Most Irish law firms have increased the rates charged to their clients in order to maintain their margins in the face of rising inflation and significant increases in operating and salary costs.
The trend, uncovered in a report by Evelyn Partners, comes amid increased competition from UK and international companies which has led to spiraling wages in Dublin companies.
The report pointed out that “staggering salaries” available in London had also fueled pressure for pay rises this side of the Irish Sea.
“Nearly two out of three law firms have increased their fee rates to counteract the increase in their cost base,” said the report, based on a survey of senior partners at 108 law firms across the country.
The proportion of firms that have increased their fees is significantly higher than reported in previous years.
In 2020, the percentage of companies that had increased their fees was just 29 percent, compared to 35 percent last year.
However, wage inflation has not been uniform, with Dublin seeing much higher wage increases than outside the capital.
“The average increase in the regions was 3.5 percent, which would correspond to the previous year’s figure. While in Dublin it has gone from 5.5 per cent to almost 11 per cent,” said Paul Wyse, Head of Practice at Evelyn Partners Ireland.
The data was published in the Wealth Management and Professional Services Group’s Annual Law Survey Report.
The survey was previously conducted by Smith & Williamson, which became Evelyn Partners after a merger with Tilney.
According to the report, almost half of the companies surveyed expect the outlook for the sector to deteriorate in the coming year, with the majority citing the economic cycle as a key concern.
It also noted that Dublin became ‘London by the Liffey’ following a post-Brexit influx of British firms.
Seven of the top 20 law firms in terms of practicing lawyers are now UK or international firms and half of the top 30 law firms in the UK have now opened offices in Dublin.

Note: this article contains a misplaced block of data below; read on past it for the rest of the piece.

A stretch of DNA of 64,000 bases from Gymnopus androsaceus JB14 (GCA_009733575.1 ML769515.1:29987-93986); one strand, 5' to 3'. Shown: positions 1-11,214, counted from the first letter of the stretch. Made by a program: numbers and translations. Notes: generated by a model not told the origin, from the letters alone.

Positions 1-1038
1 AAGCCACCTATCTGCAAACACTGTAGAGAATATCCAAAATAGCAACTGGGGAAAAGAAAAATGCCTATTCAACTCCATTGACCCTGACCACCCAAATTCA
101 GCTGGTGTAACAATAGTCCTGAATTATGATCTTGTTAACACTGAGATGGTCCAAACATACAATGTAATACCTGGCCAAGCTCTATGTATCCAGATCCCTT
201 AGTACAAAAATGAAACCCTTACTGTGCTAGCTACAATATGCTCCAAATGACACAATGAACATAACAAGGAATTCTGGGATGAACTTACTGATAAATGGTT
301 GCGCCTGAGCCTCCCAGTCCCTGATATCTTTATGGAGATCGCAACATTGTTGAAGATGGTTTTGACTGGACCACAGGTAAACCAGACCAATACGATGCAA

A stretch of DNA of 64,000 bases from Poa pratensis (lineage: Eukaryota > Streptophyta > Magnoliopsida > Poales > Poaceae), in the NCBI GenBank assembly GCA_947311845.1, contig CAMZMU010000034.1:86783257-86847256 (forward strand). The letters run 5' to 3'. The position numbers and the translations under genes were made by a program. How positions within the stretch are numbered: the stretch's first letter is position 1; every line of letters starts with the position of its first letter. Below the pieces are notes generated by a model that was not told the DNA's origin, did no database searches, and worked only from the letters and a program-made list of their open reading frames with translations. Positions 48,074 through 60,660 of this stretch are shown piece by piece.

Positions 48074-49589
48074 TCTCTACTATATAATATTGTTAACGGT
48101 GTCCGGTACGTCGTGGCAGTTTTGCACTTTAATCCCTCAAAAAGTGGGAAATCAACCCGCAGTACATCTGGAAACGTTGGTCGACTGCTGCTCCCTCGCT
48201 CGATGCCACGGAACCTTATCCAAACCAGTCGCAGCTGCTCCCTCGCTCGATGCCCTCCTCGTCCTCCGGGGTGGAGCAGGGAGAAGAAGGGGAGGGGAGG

Almost all law firms surveyed considered recruitment and retention to be a top concern.
“The entry of so many UK and international companies into the market is now having a clear impact,” said Mr Wyse.
“You can see that in both the number of new partner hires these firms have made from other firms and the number of executives they recruit.
“We found that at least 150 career changers were made by the top 20 companies in the last 12 months. That’s a lot of talent moving around.”
Mr Wyse said wage levels in London had an impact on wage expectations in Dublin.
“It’s starting to show up in pay increases over here as companies try to keep people,” he said.
The survey found that two-thirds of the top 20 companies and just over half of Dublin-based companies had adopted a hybrid working model of three days in the office and two days remote work for partners and qualified employees.
However, most firms have trainees in the office four to five days a week, while 79 percent of regional firms operate an in-office policy.
https://www.independent.ie/business/irish/two-thirds-of-irish-law-firms-are-increasing-their-fees-as-salary-costs-rise-42172073.html Two-thirds of Irish law firms are increasing their fees as payroll costs rise